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Get Disability For Fractures Of The Arm, Elbow Or Hand

Most fractures of the upper extremities are usually treated with surgery. Your doctor will note in his medical records the progress you have made in recovering such as the amount of pain you are experiencing and your ability to move the arm in different directions as well as  use your hand for gripping and performing fine fingering actions such as writng and picking up small objects.  Also, he will order periodic x-rays to determine how much healing of the fracture has occurred.  The issue of the degree of healing of the fracture is very critical. disability for hand, elbow, or arm fracturesIn most cases, the fracture goes on to heal; however, x-rays may show that healing has not occurred satsfactorily or reveal what is called a nonunion where the fracture shows no sign of healing.  If despite continuing surgical management nonunion of the fracture continues and function of the upper extremity is not restored or be expected to be restored withing 12 months, then your chance of receiving benefits is high.

Social security rules state that a physical impairment must last at least 12 months or be expected to last that long. You must also be under continuous care by your doctor who performed your surgery. You may have needed further surgery for various reasons such as complications from surgery including infections.   Occasionally, the state may require you to attend a physical examination to determine the extent of your arm and hand function.  Also, they will ask you to provide information regarding how your impairment affects your ability to perform everyday activities. In addition,  Social Security has certain considerations which enter into one’s ability to be granted benefits which include your age and past work history.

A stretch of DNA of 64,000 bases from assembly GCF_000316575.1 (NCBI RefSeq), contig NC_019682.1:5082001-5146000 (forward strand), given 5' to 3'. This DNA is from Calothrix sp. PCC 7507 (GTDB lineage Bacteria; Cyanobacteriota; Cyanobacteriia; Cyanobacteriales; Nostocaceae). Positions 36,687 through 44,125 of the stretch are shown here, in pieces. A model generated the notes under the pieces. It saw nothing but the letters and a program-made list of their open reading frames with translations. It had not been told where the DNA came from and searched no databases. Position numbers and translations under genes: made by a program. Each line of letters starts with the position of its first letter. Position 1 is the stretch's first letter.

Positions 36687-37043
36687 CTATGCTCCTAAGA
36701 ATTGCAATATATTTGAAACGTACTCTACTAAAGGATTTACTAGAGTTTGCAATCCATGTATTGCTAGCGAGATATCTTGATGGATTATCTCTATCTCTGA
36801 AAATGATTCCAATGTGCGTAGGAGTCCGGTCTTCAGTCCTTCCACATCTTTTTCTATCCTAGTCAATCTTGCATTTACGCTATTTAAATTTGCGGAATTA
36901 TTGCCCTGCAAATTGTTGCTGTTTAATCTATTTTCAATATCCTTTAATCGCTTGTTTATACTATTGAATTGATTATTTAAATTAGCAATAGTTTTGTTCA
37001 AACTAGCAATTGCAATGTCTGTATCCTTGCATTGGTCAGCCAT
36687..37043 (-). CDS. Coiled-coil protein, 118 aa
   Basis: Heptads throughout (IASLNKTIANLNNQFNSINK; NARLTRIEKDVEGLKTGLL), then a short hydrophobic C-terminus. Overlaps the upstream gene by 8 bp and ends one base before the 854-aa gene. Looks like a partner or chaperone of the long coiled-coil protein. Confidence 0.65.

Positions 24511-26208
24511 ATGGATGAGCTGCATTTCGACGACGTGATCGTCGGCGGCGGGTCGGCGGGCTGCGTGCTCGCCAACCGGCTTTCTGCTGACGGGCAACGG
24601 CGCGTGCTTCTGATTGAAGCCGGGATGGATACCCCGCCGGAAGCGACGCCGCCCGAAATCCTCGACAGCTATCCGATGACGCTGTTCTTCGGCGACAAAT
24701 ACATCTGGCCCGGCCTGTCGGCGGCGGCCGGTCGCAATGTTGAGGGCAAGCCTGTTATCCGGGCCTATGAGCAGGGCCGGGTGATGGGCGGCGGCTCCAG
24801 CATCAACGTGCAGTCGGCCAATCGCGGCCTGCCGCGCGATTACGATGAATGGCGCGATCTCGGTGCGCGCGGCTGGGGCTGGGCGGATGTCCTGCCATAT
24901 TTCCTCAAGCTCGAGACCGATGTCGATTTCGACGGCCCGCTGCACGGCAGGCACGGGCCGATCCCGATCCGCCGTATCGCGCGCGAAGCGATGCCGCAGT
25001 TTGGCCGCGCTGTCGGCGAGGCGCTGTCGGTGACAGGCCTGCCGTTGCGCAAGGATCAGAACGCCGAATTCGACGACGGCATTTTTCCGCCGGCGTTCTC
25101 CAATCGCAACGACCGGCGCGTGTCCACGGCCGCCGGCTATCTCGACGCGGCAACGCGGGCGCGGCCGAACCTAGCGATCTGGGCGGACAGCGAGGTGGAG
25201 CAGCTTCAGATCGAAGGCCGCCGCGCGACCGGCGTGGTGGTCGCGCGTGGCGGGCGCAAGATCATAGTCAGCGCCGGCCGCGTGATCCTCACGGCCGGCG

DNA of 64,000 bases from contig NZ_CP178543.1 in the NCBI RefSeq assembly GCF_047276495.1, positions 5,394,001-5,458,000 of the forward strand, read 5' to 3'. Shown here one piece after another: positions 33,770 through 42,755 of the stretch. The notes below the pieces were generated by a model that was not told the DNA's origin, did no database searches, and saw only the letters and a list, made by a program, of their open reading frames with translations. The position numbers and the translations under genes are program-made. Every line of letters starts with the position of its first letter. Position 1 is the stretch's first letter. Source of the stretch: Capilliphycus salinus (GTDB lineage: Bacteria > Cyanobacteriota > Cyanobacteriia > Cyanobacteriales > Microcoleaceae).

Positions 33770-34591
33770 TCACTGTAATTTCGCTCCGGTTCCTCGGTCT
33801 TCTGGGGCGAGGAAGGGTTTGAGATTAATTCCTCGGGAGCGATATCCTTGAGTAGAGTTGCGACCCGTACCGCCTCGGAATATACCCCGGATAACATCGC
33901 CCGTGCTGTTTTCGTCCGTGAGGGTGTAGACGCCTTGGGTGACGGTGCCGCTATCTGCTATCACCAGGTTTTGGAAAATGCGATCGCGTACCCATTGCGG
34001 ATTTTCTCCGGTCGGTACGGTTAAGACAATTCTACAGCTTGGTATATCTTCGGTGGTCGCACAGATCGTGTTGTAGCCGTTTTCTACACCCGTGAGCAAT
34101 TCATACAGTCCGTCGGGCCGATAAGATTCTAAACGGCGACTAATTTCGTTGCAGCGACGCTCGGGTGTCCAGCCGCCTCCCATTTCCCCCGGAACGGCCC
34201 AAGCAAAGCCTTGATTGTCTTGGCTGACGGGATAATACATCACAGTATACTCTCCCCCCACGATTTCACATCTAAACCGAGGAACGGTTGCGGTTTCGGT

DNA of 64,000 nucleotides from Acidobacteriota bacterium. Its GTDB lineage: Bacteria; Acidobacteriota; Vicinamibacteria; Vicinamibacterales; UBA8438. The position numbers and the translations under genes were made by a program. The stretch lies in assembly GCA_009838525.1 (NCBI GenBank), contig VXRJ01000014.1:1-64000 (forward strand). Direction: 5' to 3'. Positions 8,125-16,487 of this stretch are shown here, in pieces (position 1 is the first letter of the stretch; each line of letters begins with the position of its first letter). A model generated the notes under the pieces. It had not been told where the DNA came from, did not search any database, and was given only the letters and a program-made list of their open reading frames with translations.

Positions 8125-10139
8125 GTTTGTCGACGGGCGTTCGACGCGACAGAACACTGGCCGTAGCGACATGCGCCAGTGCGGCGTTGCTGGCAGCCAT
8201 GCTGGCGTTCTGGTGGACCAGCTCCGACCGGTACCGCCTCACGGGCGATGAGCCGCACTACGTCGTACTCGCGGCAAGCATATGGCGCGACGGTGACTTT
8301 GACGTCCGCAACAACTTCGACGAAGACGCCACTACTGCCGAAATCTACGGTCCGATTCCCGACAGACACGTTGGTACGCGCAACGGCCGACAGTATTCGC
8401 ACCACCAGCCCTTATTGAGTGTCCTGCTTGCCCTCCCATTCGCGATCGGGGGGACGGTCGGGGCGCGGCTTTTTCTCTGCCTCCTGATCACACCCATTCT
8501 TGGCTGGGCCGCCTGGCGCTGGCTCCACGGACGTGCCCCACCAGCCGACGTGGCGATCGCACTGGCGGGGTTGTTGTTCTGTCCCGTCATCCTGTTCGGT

I am a claims examiner who formerly reviewed disability cases over many years for social security and understand what is the important information needed to improve chances for approval by the state.